December 1, 2013
Forbes had a fascinating article on their forbes.com page this past week, titled, “Billionaire Bunkers: Beyond the Panic Room, Home Security Goes Sci-Fi”. http://www.forbes.com/sites/morganbrennan/2013/11/27/billionaire-bunkers-beyond-the-panic-room-home-security-goes-sci-fi/?utm_campaign=forbestwittersf&utm_source=twitter&utm_content=bufferc37c9&utm_medium=twitter
The caption under the picture at the top of the page reads, “Al and Lana Corbi stand in front of their Hollywood Hills home, complete with helipad on the roof. Their company, Strategically Armored & Fortified Environments (SAFE), specializes in securing high-end homes with technologies and architectural features meant to thwart everything from home invaders to nuclear holocaust to natural disaster. Their Los Angeles residence serves as a show house for prospective clients”, which give you an idea of the thrust of the article.
Some of them made sense. After all, the “safe suite” is just the billionaire’s version of the “safe room” which is the millionaire’s version of the extra deadbolt on the door/security grills on the windows, poor man’s “safe house” in a bad neighborhood.
What didn’t make sense to me were the real bunkers and the reasoning that seemed to underlie them. From the end of the article:
“These bunkers can span tens of thousands of square feet and tunnel as much as 30 stories into the ground …
“SAFE’s bunkers operate on geothermal power and have sustainable food supplies, their own wells for water and full medical facilities. Many have amphitheaters, restaurants and health spas; for one client, Corbi designed a promenade with ceilings hand-painted with blue skies and “stores” displaying the family heirlooms. “These are things you would want to have personally, so right now it’s an ultimate entertainment area, but if there was a disaster you could go there and stay for a long time,” says Corbi.
“A long time, indeed. He estimates that families could survive in the best planned of these luxurious strongholds for up to three generations. “They would be the new Adam and Eve, essentially, who would start up everything again.””
What struck me as I finished the article wasn’t just the hubris (most of us have come to expect that from our billionaires), but the delusions – that life after that type of catastrophe would simply stop and wait for them to exit their bunkers and take over, or that a generation raised in the pampered environment of what amounts to a small, underground city would be psychologically prepared to simply step outside and go on.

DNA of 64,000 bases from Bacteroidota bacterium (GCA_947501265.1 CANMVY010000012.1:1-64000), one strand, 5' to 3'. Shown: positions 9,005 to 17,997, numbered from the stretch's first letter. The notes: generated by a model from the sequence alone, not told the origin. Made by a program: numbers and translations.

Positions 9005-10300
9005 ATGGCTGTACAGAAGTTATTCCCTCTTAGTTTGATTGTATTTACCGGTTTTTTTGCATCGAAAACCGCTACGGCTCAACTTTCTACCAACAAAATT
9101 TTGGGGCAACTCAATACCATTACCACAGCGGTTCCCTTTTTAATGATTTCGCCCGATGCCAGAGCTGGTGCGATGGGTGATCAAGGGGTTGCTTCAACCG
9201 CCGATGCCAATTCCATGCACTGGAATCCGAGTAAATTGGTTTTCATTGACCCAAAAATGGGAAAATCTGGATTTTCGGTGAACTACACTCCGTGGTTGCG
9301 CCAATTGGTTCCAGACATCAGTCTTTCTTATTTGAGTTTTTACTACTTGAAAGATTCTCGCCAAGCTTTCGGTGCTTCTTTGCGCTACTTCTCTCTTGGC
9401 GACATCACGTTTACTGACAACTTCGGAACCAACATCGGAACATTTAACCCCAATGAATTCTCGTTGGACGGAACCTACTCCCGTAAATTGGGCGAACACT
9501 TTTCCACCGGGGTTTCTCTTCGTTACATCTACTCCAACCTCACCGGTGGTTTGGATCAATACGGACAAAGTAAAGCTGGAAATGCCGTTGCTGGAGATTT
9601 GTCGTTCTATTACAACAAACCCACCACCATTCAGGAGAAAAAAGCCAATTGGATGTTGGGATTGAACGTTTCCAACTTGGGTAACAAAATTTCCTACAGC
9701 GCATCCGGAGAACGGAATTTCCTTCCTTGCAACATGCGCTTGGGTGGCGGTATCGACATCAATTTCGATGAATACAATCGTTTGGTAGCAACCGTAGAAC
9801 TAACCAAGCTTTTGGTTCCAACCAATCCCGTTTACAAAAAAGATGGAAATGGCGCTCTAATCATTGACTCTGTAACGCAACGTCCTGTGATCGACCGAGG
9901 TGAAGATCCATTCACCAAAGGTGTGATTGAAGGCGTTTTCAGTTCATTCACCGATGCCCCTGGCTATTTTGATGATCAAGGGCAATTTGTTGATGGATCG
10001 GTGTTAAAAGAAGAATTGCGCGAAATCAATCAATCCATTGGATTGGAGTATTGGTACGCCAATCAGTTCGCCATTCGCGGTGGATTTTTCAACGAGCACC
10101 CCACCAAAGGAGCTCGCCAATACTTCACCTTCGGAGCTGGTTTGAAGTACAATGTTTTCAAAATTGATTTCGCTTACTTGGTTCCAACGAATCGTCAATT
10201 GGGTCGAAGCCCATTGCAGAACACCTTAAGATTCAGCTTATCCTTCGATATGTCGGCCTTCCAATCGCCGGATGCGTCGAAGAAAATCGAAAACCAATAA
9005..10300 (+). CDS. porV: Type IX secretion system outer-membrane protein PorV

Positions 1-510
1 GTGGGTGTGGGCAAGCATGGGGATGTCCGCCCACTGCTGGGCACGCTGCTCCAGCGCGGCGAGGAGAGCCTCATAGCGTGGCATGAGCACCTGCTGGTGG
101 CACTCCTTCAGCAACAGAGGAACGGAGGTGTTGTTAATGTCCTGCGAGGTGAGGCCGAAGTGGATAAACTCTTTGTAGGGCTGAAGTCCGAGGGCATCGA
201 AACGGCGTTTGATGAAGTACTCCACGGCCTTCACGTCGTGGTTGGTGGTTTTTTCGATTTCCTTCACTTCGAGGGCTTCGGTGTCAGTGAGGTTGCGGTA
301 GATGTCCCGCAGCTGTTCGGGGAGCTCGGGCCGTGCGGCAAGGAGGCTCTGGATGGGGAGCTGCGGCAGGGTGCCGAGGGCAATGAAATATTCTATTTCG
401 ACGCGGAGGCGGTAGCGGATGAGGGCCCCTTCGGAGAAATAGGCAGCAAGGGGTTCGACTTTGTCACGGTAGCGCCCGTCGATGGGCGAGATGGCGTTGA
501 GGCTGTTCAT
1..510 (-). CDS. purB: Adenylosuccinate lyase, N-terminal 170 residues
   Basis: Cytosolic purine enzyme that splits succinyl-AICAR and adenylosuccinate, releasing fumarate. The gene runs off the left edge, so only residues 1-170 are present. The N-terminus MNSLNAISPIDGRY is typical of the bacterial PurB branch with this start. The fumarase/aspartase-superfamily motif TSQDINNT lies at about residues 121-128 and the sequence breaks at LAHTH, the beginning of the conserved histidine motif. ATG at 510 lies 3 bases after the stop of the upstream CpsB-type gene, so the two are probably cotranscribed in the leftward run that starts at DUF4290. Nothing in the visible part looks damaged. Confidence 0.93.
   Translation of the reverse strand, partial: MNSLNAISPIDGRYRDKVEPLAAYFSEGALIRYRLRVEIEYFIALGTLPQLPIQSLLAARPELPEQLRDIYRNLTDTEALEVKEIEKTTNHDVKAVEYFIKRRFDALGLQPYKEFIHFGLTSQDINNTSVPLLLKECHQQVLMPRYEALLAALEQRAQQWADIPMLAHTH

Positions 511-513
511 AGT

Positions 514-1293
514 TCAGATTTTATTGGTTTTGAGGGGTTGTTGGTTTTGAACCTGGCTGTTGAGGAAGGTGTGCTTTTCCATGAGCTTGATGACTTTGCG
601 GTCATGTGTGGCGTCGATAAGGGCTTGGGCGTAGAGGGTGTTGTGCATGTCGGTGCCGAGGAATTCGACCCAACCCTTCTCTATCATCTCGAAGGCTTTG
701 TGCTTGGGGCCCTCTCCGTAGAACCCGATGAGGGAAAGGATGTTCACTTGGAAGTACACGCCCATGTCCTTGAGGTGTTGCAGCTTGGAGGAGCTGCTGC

Yet, thinking about the article over the rest of the week, I wondered if a lot of us ordinary “doomers” aren’t subject to those same delusions. I understand the urge to protect our loved ones from the immediate effects of a catastrophe, where your first concerns will be food, water and shelter. I even understand the urge to make longer term survival preparations – whether it’s a bunker where you hunker down for one to five years after a nuclear war, a bug-out place where you can wait out the mutant zombie bikers, a farm, transition community or just a well-stocked pantry and a garden in your backyard where you can “build something more lasting” after the economic collapse/peak energy/climate catastrophes we all expect.
What I sometimes sense and don’t understand – whether in myself or others – is the belief that all this will somehow prepare us for life after whatever catastrophe we expect. That after a month, a year, a decade or a generation in our various “bunkers”, we will necessarily be mentally or physically prepared to engage a world where whatever life survives, human or otherwise, has begun to adapt and move on in its own unique directions.
Whether we like it or not, we will still exist in a wider world, battered though it may be. And we will have to engage that world sooner or later, in ways big or small.
From Nagasaki and Hiroshima to Chernobyl and Fukushima, the Great Depression to the Great Recession, Sandy to Haiyan, life moves on, as halting and poor as the adaptations may be.
Assuming that whatever preparations we make allow us to survive with a modicum of ease, comparatively, I think whatever life awaits us outside that comfort zone we have made for ourselves will be more likely to greet us with the same attitude we would greet those billionaires coming out of their thirty-story bunkers and a lot less likely to greet us as the new Adam and Eve.
We would probably be wise to spend some time preparing for that.